Actress Ruthie Henshall has said the Government needs to “step up” and ensure there is no “grey area” around families being able to see loved ones in care homes.
From Tuesday, residents leaving their home to go for a walk or to visit a loved one’s garden will no longer have to isolate for two weeks on their return.
The Department of Health and Social Care (DHSC) removed the requirement for outdoor, “low-risk” visits after being threatened with legal action by the charity John’s Campaign.
West End star Henshall said this does not go far enough and relatives of care home residents should have essential caregiver status by law, which would allow them to visit their loved ones in the case of another Covid-19 outbreak.
Appearing in Parliament Square on Tuesday, she told the PA news agency families being able to see their loved ones in care homes was a “human rights issue”.
Henshall joined a group of campaigners, who waved placards and posed for media, in delivering a petition signed by more than 300,000 people to Westminster.
She said: “Residents have to have a voice forever and the trouble is they can’t go out and stand there with placards and say, ‘Nobody is listening’ and ‘I am lonely’.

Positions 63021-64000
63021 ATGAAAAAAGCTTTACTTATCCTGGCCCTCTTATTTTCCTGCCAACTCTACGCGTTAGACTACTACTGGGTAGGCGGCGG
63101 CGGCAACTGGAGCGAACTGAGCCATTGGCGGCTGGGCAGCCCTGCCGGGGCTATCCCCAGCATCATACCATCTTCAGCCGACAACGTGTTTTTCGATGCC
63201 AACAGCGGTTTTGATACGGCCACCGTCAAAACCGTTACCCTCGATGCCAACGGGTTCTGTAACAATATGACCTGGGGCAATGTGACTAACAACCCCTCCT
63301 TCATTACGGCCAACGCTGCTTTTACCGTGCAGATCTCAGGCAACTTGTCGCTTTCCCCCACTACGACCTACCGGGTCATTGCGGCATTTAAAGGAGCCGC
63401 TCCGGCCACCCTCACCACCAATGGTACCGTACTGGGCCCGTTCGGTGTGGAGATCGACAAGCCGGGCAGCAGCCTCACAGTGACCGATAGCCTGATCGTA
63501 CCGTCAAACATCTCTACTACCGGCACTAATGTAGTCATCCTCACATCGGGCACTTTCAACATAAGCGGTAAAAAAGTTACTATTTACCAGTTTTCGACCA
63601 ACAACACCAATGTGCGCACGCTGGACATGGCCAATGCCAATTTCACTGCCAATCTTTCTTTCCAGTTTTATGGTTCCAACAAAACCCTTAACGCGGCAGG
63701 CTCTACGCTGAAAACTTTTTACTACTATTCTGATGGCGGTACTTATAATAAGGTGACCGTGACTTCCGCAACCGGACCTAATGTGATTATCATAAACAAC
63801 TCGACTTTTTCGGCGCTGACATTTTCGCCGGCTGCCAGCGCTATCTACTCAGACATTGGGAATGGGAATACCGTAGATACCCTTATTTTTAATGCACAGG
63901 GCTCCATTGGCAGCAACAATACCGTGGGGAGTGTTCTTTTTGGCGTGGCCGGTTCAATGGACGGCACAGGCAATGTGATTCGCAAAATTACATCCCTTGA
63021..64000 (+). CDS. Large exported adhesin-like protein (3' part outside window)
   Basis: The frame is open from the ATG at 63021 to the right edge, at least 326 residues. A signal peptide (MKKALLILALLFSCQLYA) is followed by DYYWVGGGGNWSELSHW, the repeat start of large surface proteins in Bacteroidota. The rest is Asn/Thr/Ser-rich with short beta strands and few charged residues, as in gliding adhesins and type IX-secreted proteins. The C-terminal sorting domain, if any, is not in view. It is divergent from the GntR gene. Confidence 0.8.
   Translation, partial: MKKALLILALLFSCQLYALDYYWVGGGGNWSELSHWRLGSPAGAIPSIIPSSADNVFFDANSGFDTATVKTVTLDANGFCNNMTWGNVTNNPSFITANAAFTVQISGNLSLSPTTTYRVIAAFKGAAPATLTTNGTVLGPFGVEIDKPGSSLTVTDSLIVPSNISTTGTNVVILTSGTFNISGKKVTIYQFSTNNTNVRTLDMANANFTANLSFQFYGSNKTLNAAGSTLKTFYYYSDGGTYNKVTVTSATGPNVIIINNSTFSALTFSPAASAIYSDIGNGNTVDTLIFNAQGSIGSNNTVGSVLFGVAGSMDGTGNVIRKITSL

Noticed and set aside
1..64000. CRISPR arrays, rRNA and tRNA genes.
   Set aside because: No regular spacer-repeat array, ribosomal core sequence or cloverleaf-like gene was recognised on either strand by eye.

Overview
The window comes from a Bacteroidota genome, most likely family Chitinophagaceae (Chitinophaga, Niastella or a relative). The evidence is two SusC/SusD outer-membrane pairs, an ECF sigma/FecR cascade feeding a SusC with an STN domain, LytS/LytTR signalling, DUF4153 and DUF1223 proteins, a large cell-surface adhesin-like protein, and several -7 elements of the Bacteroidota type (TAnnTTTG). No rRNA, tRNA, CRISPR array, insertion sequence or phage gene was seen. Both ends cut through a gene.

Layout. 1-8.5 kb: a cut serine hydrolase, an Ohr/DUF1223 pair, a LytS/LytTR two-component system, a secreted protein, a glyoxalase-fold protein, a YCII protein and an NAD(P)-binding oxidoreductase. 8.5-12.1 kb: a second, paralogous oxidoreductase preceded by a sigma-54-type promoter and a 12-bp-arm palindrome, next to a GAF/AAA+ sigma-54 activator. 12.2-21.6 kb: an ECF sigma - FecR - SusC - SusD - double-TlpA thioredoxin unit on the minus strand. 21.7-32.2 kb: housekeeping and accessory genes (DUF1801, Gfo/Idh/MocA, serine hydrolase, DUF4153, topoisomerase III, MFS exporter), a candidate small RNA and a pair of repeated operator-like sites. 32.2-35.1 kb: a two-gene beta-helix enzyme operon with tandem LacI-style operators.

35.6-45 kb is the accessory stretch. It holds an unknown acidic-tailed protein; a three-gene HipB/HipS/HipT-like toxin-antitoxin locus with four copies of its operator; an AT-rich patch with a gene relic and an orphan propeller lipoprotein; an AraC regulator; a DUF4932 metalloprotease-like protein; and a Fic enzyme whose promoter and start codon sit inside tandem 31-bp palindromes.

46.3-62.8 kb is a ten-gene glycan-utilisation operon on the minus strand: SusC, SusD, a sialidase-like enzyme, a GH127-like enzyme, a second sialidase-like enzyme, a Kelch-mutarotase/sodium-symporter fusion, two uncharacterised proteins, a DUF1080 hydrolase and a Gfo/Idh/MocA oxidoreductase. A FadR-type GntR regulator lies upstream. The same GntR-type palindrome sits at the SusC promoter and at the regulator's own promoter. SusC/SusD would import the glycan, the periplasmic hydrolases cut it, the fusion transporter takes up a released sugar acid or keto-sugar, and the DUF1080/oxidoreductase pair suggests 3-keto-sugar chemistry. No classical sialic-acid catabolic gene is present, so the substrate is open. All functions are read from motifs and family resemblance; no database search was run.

“They are the silent ones.
“We have to have this law because they have to have a voice.
“It is imperative that they get a voice before they haven’t got one, like my mother.
“It is cruel beyond.
“She was walking and talking before the first lockdown.
“She now doesn’t walk or talk.
“Her food is mushed up, her drinks are thickened, she has lost the ability to talk.
“She just literally retreated into herself and this is what happens when you don’t stimulate people with all sorts of ailments but dementia especially.
“We are their memories.
“I am my mum’s memories and so are my sisters.
“She has just lost her husband last year, my dad.
“This is, as I keep say, it’s a human rights.
Henshall added: “Somebody needs to step up and it is the Government.
“The Government need to make this a law so there is no grey area.
“To me this is a human rights issue because they are being left on their own for huge amounts of time.
“They are deteriorating, they are lonely, they are isolated and it is a postcode lottery as to where you can get in or not.”
Under the rule changes, residents on visits out must be accompanied by either a member of staff or one of their two nominated visitors, and follow social distancing throughout.
They cannot meet in groups or go indoors, except for the use of toilets, and public transport should be avoided where possible.
It is understood a resident would be able to eat outside at a restaurant or cafe with their care worker or nominated visitor if they agree this with the care home in advance.
Residents will also be able to vote in person in the upcoming local elections without having to self-isolate for 14 days afterwards.